• Accordingly, the cross-sectional view(s) illustrated herein provide support for a plurality of devices according to various embodiments described herein that extend along two different directions in a plan view and/or in three different directions in a perspective view. For example, when a single active region is illustrated in a cross-sectional view of a device/structure, the device/structure may include a plurality of active regions and transistor structures (or memory cell structures, gate structures, etc., as appropriate to the case) thereon, as would be illustrated by a plan view of the device/structure.
  • Unless otherwise defined, all terms (including technical and scientific terms) used herein have the same meaning as commonly understood by one of ordinary skill in the art to which example embodiments of the inventive concepts belong. It will be further understood that terms, such as those defined in commonly-used dictionaries, should be interpreted as having a meaning that is consistent with their meaning in the context of this specification and the relevant art and will not be interpreted in an idealized or overly formal sense unless expressly so defined herein.
  • FIGS. 1, 2, and 5 are sectional views illustrating a patterning method according to example embodiments of the inventive concept, and FIGS. 3 and 4 are enlarged sectional views of a portion A of FIG. 2.
  • Referring to FIG. 1, an etch-target layer 20 may be formed on a substrate 10. The substrate 10 may include a selection element, such as a transistor or a diode. The etch-target layer 20 may include a conductive material. In some embodiments, the etch-target layer 20 may include a metallic element, however, the etch-target layer need not include a metal or be conductive.
  • Mask patterns 30 may be formed on the etch-target layer 20, and an etching process using the mask patterns 30 as an etch mask may be performed on the etch-target layer 20. The etching process may be performed using a sputtering technique. In detail, during the etching process, an ion beam IB may be directed towards the substrate 10 including the mask patterns 30. The ion beam IB may include, for example, a beam of positively charged of argon (Ar) ions. The ion beam IB may be incident into a surface of the etch-target layer 20 with an angle (hereinafter, first angle) of θ1 with respect to a reference line S parallel to a top surface of the substrate 10. During the etching process, the substrate 10 may be rotated about a rotating axis normal to the top surface of the substrate 10, and this makes it possible to symmetrically etch the etch-target layer 20 between the mask patterns 30.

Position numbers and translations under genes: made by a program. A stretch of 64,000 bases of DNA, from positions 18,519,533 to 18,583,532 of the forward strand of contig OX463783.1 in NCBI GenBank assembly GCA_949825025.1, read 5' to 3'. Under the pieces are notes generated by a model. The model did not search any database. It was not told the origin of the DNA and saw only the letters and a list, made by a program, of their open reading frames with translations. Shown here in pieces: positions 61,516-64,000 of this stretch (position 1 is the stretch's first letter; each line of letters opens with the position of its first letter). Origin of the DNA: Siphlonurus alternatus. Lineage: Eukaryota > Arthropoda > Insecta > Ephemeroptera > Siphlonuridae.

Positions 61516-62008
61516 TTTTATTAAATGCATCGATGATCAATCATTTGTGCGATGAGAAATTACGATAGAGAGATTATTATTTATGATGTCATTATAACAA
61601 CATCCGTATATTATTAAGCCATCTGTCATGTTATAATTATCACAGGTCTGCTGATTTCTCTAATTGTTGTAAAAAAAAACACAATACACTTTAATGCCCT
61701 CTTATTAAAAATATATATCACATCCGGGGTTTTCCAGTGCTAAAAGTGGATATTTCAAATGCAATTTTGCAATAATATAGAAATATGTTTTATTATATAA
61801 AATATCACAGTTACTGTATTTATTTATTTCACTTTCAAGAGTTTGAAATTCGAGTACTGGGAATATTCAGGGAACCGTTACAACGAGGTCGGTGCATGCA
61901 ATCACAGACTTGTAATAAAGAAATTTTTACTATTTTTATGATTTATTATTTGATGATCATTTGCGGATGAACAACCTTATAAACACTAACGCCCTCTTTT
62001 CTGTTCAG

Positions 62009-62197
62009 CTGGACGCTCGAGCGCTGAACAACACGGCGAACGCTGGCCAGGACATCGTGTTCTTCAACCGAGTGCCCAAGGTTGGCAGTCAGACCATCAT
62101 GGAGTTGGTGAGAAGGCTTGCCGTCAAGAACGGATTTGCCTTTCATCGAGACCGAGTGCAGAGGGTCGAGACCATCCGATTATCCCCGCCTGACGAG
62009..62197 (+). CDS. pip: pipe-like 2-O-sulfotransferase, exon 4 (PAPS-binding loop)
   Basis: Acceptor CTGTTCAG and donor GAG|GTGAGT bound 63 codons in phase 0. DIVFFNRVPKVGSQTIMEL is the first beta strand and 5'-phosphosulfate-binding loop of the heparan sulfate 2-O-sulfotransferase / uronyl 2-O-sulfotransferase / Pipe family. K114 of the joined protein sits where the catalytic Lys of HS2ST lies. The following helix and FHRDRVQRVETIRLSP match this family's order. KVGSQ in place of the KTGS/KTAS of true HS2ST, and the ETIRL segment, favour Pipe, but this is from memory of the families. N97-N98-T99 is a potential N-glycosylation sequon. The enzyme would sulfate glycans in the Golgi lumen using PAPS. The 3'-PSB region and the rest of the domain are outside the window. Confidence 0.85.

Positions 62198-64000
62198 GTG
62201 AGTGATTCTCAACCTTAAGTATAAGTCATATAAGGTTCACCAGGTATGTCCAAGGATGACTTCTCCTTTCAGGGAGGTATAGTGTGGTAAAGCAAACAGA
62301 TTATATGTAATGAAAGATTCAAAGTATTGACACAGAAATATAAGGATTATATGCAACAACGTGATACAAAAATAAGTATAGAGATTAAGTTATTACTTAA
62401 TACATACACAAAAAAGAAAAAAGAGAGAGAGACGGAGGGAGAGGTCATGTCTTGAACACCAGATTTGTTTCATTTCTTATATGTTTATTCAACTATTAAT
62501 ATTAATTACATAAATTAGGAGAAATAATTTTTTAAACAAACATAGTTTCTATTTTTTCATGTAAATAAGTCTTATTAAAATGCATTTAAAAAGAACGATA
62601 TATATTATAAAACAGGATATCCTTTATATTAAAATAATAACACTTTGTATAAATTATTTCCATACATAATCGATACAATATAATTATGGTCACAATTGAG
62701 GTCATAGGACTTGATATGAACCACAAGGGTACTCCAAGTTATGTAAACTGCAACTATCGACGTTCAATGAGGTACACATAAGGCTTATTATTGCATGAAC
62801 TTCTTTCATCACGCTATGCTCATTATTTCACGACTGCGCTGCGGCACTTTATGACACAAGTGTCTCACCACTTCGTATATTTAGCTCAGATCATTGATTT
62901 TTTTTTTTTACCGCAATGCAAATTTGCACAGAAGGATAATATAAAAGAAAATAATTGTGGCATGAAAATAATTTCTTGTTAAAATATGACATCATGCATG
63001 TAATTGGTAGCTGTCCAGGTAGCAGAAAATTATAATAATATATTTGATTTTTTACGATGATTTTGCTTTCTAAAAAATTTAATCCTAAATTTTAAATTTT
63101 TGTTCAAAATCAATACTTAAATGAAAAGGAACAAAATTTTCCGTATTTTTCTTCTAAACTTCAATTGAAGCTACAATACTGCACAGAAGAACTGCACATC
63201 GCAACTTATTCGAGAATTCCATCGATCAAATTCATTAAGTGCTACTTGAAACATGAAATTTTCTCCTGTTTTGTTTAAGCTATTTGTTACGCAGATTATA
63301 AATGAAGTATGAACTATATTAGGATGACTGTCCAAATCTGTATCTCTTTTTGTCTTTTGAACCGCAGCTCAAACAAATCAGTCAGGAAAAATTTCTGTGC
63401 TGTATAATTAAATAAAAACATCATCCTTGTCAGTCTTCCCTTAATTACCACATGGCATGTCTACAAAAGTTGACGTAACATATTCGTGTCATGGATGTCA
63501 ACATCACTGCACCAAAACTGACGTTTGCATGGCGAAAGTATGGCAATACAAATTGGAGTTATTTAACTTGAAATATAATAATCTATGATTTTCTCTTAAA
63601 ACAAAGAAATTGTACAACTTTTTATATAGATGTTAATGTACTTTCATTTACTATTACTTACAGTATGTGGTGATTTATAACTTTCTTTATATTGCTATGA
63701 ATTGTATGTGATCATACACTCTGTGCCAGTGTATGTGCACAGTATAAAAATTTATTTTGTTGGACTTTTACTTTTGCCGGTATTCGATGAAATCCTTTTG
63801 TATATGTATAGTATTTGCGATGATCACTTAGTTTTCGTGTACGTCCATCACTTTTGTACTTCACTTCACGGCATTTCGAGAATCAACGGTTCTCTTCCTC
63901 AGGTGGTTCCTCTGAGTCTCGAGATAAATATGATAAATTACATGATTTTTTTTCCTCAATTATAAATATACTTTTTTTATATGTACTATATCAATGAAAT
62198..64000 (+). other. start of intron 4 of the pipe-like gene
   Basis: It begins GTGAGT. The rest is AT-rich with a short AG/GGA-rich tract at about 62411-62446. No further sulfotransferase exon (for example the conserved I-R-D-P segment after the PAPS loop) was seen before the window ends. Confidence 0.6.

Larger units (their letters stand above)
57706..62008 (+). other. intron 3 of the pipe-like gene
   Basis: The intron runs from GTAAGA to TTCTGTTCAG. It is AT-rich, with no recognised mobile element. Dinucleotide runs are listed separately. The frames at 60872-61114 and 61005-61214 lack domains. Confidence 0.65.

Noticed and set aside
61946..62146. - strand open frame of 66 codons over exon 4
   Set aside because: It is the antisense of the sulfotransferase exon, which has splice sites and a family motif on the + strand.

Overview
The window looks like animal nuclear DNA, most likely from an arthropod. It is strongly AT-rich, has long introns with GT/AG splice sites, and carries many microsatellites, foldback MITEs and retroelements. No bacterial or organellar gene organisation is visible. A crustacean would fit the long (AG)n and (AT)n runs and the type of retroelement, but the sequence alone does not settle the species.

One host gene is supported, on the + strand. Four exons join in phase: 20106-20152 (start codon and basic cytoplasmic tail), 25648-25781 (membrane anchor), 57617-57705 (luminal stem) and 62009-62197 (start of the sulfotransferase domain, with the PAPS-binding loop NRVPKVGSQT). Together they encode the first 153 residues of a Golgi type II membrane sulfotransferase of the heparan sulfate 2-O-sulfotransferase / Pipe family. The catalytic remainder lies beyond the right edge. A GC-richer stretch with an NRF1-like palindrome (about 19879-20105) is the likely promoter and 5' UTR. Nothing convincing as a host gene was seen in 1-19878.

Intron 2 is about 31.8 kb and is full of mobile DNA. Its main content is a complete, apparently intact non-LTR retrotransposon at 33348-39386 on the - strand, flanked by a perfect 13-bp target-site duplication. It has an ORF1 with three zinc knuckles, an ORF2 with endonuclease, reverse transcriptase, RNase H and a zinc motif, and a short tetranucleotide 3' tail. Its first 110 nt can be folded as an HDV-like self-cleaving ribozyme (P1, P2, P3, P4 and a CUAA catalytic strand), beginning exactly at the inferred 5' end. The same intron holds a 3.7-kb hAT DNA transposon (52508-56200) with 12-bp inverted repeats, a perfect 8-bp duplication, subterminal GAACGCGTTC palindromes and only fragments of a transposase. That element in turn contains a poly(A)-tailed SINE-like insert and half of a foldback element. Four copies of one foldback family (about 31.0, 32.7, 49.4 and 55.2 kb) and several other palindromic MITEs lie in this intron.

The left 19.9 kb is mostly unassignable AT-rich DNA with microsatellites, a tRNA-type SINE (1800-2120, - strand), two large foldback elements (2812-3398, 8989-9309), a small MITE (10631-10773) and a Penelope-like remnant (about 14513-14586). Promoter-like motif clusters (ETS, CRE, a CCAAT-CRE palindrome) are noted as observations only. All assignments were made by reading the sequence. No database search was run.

• Referring to FIGS. 2 through 5, as a result of the etching process, the etch-target layer 20 may be etched to form patterns 26 that are spaced apart from each other on the substrate 10. During the etching process, a recess region 22 may be formed in the etch-target layer 20 between the mask patterns 30, as shown in FIG. 2. The etching process may be performed until an upper surface of the substrate 10 is exposed by the recess region 22, and as a result, the etch-target layer 20 may be divided into the patterns 26.
  • Referring to FIG. 3, during the etching process, the ion beam IB may have the first angle θ1 with respect to a bottom surface 22 a of the recess region 22 and a second angle θ2 with respect to an inner side surface 22 b of the recess region 22. In other words, on the bottom surface 22 a of the recess region 22, the ion beam IB may be incident into the etch-target layer 20 at the that angle θ1. On the inner side surface 22 b of the recess region 22, the ion beam IB may be incident into the etch-target layer 20 at the second angle θ2.
  • In the case where the inner side surface 22 b of the recess region 22 is formed to have a third angle θ3 with respect to the reference line S, the second angle θ2 may be given by the following equation.

  • [Equation]

  • θ2=180°−θ1−θ3  [1]
  • In some embodiments, during the etching process, the recess region 22 may be formed to have a width that increases in a direction away from the top surface of the substrate 10. For example the third angle θ3 may be less than about 90°. But the inventive concepts may not be limited thereto.
  • The first angle θ1 may be greater than the second angle θ2. The first angle θ1 may range from about 50° to about 90°. In the case where the first angle θ1 is less than 50°, the ion beam IB may be blocked or shadowed from being incident into the surface of the etch-target layer 20 between the mask patterns 30 due to the height h of the mask patterns 30. Accordingly, portions of the etch-target layer 20 between the mask patterns 30 may not be etched.
  • The second angle θ2 may range from about 0° to about 40°. In the case where the second angle θ2 is greater than 40°, the mask patterns 30 of the height h may block the on beam IB from being incident into the surface of the etch-target layer 20 between the mask patterns 30, as described above. Accordingly, the etch-target layer 20 between the mask patterns 30 may not be etched.